That the brotherhood might be the communist party could sideline the novel’s description of a progressive organization withholding decision making, agenda setting, and ownership of resources from its black members. Do we recognize in movements and organizations today this preservation of power and property hidden behind a tightly regulated set of rules of acceptable speech?

For Ellison’s narrator, the worst thing is conformity and this is a notable insight for consideration today. There are a variety of ways to fall in line. Its on display in the scenes at the college where black identity is redefined with middle class longings and devoid of history. Its on display in the factory where the narrator is thrust into a labor union meeting. It is in the rapturous militancy of Ras the Exhorter and his uncompromising vision of black nationalism. It is in the scientific ideology of the brotherhood with its vague rules of acceptable speech.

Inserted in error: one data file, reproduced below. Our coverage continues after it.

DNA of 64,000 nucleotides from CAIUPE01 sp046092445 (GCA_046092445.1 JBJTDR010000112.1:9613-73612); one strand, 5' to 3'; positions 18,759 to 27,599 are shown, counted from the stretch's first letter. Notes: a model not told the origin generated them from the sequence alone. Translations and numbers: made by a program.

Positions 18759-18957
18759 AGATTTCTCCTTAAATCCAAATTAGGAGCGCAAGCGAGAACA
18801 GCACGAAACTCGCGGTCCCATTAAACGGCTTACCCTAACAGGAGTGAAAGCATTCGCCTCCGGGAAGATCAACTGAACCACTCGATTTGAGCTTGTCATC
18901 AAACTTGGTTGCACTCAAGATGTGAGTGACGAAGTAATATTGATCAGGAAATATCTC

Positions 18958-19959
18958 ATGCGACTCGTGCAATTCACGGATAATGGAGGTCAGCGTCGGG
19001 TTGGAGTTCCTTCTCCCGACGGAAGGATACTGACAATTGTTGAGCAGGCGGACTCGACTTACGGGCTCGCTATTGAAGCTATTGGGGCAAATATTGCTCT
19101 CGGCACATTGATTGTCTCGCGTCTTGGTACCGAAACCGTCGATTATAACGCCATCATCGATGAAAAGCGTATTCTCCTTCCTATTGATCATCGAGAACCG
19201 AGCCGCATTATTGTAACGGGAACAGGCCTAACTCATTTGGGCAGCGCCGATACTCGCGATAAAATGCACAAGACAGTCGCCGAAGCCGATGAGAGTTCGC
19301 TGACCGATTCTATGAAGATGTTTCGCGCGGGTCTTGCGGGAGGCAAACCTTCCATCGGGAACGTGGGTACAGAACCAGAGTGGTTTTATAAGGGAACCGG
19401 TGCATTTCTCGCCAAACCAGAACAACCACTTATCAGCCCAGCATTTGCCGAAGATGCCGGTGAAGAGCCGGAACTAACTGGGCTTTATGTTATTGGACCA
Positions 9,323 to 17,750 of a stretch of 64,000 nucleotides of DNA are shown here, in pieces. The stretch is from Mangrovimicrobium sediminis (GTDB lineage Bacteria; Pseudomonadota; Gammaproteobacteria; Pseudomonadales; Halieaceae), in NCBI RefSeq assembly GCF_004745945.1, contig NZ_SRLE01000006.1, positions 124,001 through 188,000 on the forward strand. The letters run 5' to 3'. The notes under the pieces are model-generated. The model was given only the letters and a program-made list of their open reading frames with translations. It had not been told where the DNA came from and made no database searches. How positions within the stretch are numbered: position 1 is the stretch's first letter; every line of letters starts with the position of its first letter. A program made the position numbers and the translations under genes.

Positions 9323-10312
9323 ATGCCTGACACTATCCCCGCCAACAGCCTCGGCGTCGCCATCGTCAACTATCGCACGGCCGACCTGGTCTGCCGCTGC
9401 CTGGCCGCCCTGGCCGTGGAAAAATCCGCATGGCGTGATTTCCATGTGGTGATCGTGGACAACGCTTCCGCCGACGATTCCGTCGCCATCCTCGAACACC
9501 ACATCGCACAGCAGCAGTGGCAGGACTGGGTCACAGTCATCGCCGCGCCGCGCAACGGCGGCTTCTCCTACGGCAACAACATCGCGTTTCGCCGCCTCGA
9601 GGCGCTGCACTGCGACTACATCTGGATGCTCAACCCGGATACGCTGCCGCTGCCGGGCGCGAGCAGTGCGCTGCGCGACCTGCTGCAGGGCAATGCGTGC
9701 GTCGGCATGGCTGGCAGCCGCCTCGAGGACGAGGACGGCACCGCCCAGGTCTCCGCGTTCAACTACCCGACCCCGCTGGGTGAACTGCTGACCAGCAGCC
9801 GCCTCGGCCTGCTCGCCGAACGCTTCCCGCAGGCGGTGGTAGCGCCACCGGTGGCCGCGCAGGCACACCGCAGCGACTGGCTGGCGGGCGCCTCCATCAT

There are a number of ways that the narrator tries to respond to the pressures to conform. He can play the game and secure himself in an indispensable position like Lucius Brockway the steampunk engineer who controls an entire factory from his perch in the basement. Or like president Bledsoe at the college who will crush anyone that’s a threat to his power. There’s even a version of playing the game that’s a type of resistance. The narrator thinks of his grandfather and his advice to “overcome them with yeses, undermine them with grins, I’d agree them to death and destruction” (p. 487)